• Love your enemies (Matthew 5: 43 – 47)
• Turn the other cheek (Matthew 5: 38 – 42)
• You can’t worship both God and riches– make a choice (Matthew 6:24)
• There will be a day of judgement (Matthew 25)
• Deny yourself, take up your cross and follow Christ (Luke 9: 23 – 25)
• Go on your way. From now on don’t sin. (John 8:11)
These words bring us to maturity. They cut through to the heart of who we are. They force us to examine ourselves. They demand a shift in our souls. They challenge us not only to live differently but to live in opposition to our natural tendencies and humanity’s lower values. They force us to make hard choices. They prune us back, so we’ll bear more fruit.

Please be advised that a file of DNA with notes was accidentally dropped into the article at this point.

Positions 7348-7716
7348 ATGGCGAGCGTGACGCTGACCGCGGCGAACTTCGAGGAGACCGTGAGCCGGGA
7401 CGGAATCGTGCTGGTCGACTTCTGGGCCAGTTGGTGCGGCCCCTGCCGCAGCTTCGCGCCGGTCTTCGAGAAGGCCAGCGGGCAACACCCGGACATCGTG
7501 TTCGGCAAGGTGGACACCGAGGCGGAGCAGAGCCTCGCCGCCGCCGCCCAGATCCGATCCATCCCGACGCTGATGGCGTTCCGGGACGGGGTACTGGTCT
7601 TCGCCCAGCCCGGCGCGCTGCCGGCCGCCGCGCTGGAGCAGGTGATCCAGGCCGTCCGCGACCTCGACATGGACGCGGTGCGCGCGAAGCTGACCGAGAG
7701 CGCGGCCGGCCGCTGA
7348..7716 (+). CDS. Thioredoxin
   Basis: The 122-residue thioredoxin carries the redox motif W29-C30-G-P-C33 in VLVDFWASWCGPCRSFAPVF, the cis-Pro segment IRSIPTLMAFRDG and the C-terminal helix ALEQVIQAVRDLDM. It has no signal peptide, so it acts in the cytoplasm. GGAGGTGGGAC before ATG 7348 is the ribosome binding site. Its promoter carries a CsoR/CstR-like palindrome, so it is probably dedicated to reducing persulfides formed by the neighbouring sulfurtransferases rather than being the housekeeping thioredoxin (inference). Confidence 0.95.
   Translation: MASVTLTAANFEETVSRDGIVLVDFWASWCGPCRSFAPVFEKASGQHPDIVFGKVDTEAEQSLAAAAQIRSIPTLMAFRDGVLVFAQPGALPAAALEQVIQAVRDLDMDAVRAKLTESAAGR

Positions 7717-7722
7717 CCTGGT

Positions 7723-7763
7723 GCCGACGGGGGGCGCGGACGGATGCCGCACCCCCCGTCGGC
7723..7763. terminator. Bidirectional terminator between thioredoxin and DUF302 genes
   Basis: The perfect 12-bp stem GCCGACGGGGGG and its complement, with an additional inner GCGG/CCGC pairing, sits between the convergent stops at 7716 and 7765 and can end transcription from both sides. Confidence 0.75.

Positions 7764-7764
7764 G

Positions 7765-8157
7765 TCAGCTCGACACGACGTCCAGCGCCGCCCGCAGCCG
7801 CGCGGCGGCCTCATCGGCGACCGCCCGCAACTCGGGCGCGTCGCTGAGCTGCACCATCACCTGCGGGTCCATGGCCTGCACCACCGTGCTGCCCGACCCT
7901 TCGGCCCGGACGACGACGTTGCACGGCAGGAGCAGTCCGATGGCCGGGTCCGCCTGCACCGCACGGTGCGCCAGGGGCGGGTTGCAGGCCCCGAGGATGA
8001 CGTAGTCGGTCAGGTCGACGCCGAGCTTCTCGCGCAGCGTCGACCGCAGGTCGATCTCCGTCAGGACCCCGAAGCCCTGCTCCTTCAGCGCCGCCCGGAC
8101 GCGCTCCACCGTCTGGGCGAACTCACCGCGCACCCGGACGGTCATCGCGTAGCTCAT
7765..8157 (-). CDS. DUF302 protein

Pruning is a painful process. In Ernest Gordon’s book, Miracle on the River Kwai he recalls this event: The Scottish soldiers forced by their Japanese captors to labor on a jungle railroad, had degenerated to barbarous behavior, but one afternoon something happened. “A shovel was missing. The officer in charge became enraged. He demanded that the missing shovel be produced, or else. When nobody in the squadron budged, the officer got his gun and threatened to kill them all on the spot . . . Finally, one man stepped forward. The officer put away his gun, picked up a shovel, and beat the man to death. When it was over, the survivors picked up the bloody corpse and carried it with them to the second tool check. This time, no shovel was missing. Indeed, there had been a miscount at the first check point. The incident had a profound effect. . . The men began to treat each other like brothers. When the victorious Allies swept in, the survivors, human skeletons, lined up in front of their captors. Instead of taking revenge and attacking their captors, they insisted: ‘No more hatred. No more killing. Now what we need is forgiveness.’” Christ invites us to join his family tree. We do this by connecting with him. “God is love. When we take up permanent residence in a life of love, we live in God and God lives in us” (I John 4: 17). Many Christians and many churches hang off the family tree like damaged, dying branches. They think they love but are quick to squabble over unimportant, petty things instead of getting on with bearing fruit. Many Christians serve out of a sense of duty and call that love. Others think they’re the vine; they exist to call the shots or get their way. Some are tentatively connected – they rarely participate and so are dying of spiritual malnutrition which can come only from the vine. Others are happy to have branches lopped off without having new growth. Christians who are part of the family tree bear the fruit of love and a church, a branch, where people love one another with genuine affection is a church that bears fruit in its community. May we be the branches that are solidly connected to the vine, helping the family tree to flourish. Let’s give love “the run of the house” (vs. 18).